The MUSE is an endoscopically inserted device that can be used to form a skin flap within the esophagus similar to TIF.180 The fundoplication is created transorally using a surgical stapler that is guided by video and ultrasound.181 A multicenter prospective trial found that at a 6-month follow-up, 73% of patients showed a significant improvement in GERD-HRQL score, with 65% of patients completely discontinuing PPI use.181 The first 24 patients treated with MUSE suffered several adverse events including pneumomediastinum, GI hemorrhage, and empyema formation.181 However, after a redesign of the procedural protocol and the device itself, no further serious adverse events were reported. A 4-year follow-up found no new adverse events, but that the portion of patients who remained off daily PPI had decreased from 84% to 69%.182
Cognitive behavioral therapy (CBT)
While controlled trials investigating the effects of CBT on refractory GERD are needed, data on noncardiac chest pain,183–185 as well as a large literature supporting the efficacy of CBT in reducing chronic pain,186 suggests that CBT may be helpful for managing symptoms.
Hypnotherapy has demonstrated efficacy for IBS,187 functional dyspepsia,188 noncardiac chest pain,189,190 globus sensation,191 and heartburn.192 Studies have also shown that hypnotherapy can influence gastric acid secretion,193 gastric emptying time,194 and reflux symptoms.195 Hypnotherapy is thought to affect these conditions by modulating esophageal hypervigilance, a psychological process that develops through operant conditioning in patients who have unpredictable symptoms that are misattributed to certain triggers. Decreasing esophageal hypervigilance through hypnotherapy can help with behavioral avoidance, anxiety, and coping skills, which contribute to refractory symptoms.192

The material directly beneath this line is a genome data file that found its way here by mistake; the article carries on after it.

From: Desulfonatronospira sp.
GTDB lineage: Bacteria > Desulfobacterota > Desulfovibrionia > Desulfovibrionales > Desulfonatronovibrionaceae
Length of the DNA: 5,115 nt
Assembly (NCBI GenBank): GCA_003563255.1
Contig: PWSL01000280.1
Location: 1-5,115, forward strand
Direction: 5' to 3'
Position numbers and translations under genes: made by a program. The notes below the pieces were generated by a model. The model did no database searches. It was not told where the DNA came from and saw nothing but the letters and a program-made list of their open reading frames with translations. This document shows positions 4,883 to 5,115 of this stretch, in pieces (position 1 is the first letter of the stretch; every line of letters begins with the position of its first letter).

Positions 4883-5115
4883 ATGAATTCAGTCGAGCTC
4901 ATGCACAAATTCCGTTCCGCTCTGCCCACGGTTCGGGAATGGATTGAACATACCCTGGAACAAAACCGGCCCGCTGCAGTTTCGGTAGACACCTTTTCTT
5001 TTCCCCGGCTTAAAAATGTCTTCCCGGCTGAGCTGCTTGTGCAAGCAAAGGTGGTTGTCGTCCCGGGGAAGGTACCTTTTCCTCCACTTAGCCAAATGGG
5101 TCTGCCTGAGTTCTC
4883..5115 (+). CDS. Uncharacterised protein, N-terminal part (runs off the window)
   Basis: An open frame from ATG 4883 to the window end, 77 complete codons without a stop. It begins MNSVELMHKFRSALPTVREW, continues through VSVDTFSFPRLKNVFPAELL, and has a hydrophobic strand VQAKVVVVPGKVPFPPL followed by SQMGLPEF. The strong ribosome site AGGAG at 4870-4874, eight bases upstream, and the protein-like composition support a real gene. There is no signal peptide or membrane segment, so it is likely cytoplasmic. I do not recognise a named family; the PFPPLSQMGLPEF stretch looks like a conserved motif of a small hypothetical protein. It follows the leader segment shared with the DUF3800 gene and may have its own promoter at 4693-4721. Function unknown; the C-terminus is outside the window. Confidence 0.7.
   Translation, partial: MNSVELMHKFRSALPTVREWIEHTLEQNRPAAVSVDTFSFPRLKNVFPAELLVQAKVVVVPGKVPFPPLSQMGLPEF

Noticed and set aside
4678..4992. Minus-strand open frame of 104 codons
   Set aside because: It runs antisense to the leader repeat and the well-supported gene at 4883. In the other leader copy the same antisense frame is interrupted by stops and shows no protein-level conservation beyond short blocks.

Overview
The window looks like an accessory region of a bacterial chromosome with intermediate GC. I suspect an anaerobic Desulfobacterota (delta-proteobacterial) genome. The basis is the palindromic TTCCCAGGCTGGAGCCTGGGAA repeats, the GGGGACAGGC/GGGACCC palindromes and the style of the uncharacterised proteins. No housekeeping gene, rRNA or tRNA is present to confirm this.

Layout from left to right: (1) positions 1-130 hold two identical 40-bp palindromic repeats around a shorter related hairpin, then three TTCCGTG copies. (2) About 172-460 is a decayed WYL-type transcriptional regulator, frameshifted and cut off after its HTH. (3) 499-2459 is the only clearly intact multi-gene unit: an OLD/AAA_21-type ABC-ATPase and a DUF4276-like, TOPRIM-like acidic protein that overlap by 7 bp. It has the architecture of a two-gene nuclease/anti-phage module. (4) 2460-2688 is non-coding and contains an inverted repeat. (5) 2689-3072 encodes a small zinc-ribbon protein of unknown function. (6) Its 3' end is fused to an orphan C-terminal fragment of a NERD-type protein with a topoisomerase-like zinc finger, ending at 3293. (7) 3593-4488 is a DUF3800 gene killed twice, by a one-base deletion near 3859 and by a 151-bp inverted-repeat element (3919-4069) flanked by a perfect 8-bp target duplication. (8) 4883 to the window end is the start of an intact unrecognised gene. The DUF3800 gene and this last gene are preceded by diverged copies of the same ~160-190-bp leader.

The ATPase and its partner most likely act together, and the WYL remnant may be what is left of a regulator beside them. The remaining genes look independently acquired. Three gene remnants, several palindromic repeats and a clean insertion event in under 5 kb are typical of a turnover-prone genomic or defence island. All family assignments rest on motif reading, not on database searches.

Biofeedback employs visual and audio signals, as well as direct verbal feedback, to increase awareness of physiological functions. Although biofeedback has been effective for a variety of medical conditions, evidence supporting its use for GERD symptoms is limited.196 One prospective uncontrolled trial found that 7 of 12 patients with functional heartburn and functional chest pain refractory to acid suppression experienced symptom improvement for up to 9 months after using biofeedback to learn abdominal breathing exercises and muscle relaxation.197 Two case reports have similarly demonstrated that biofeedback can be used to teach patients how to contract and relax their abdominal muscles, leading to improvement in pH score and LES pressure, and decreasing number of reflux events.198,199 The use of biofeedback is limited by the need for staff training and patients who are motivated to attending multiple sessions and continue to practice techniques.
Alternative and complementary treatments